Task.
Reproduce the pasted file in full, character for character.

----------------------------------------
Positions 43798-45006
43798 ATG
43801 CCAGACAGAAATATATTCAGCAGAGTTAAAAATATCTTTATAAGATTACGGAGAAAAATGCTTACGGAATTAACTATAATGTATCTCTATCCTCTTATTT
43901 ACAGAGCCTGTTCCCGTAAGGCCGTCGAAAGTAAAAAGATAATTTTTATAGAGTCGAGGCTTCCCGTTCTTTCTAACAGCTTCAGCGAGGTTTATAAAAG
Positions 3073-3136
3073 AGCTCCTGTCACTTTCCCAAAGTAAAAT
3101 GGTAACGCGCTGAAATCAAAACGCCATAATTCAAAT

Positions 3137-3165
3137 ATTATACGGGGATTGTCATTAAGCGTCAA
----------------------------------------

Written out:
Positions 43798-45006
43798 ATG
43801 CCAGACAGAAATATATTCAGCAGAGTTAAAAATATCTTTATAAGATTACGGAGAAAAATGCTTACGGAATTAACTATAATGTATCTCTATCCTCTTATTT
43901 ACAGAGCCTGTTCCCGTAAGGCCGTCGAAAGTAAAAAGATAATTTTTATAGAGTCGAGGCTTCCCGTTCTTTCTAACAGCTTCAGCGAGGTTTATAAAAG
Positions 3073-3136
3073 AGCTCCTGTCACTTTCCCAAAGTAAAAT
3101 GGTAACGCGCTGAAATCAAAACGCCATAATTCAAAT

Positions 3137-3165
3137 ATTATACGGGGATTGTCATTAAGCGTCAA